of Massachusetts, Inc., 162 F. Supp. 3d 24, 34 (D. Mass. 2016)
As a default rule, “a denial of benefits challenged under [29
Id. (quoting Firestone Tire & Rubber Co. v. Bruch, 489
U.S. 101, 115 (1989)) (alteration in original).
as here, “the Plan contains a clause plainly reserving to [the
insurer] discretionary interpretation authority,” 1 the Court must
defer to the deciding entity’s “reasonable reading of the Plan
unless [its] decision to deny a benefits claim was arbitrary and
Lavery v. Restoration Hardware Long Term Disability
Benefits Plan, 937 F.3d 71, 78 (1st Cir. 2019).
The arbitrary and
determination is plausible in light of the record as a whole, or,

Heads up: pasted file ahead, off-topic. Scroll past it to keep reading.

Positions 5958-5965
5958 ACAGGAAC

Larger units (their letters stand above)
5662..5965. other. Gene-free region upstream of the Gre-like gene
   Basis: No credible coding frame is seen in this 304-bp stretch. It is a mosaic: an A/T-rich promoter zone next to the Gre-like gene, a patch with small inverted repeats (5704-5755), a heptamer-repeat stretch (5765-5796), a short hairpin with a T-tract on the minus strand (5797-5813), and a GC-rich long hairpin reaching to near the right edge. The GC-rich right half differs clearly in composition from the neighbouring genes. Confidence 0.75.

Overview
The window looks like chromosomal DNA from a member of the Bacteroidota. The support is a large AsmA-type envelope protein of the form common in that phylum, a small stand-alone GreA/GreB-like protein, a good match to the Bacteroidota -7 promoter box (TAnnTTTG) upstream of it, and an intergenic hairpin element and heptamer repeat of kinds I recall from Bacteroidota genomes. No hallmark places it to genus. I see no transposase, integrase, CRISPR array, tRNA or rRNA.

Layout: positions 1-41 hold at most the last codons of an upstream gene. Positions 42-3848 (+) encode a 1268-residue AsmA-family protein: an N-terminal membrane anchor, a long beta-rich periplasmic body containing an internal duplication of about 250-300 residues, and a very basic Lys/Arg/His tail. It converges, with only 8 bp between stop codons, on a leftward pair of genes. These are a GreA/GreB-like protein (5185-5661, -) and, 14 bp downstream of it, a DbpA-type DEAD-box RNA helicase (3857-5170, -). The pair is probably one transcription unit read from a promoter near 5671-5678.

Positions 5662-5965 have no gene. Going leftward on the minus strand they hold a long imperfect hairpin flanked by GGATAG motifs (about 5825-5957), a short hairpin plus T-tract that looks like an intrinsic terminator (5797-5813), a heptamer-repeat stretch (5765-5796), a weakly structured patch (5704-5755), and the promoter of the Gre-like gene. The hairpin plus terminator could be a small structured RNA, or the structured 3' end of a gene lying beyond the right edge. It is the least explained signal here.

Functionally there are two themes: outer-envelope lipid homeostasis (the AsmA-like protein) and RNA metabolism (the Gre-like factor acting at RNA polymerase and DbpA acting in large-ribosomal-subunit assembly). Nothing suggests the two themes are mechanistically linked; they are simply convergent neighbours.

put another way, whether the decision is supported by substantial
evidence in the record.”
Colby v. Union Sec. Ins. Co. & Mgmt. Co.
for Merrimack Anesthesia Assocs. Long Term Disability Plan, 705
demonstrating that an exclusion bars coverage falls on BCBSMA.
Plaintiff does not dispute that the Plan confers discretionary
interpretation authority on BCBSMA.
Case 1:20-cv-10492-PBS Document 75 Filed 09/08/21 Page 8 of 13
See Glista v. Unum Life Ins. Co. of Am., 378 F.3d 113, 131 (1st
A. Procedural Flaws
Plaintiff argues that the review process employed in this
case violated ERISA § 503, which requires (1) “adequate notice in
writing to any participant or beneficiary whose claim for benefits
under the plan has been denied, setting forth the specific reasons
for such denial, written in a manner calculated to be understood
by the participant” and (2) “reasonable opportunity . . . for a
full and fair review by the appropriate named fiduciary of the
decision denying the claim.”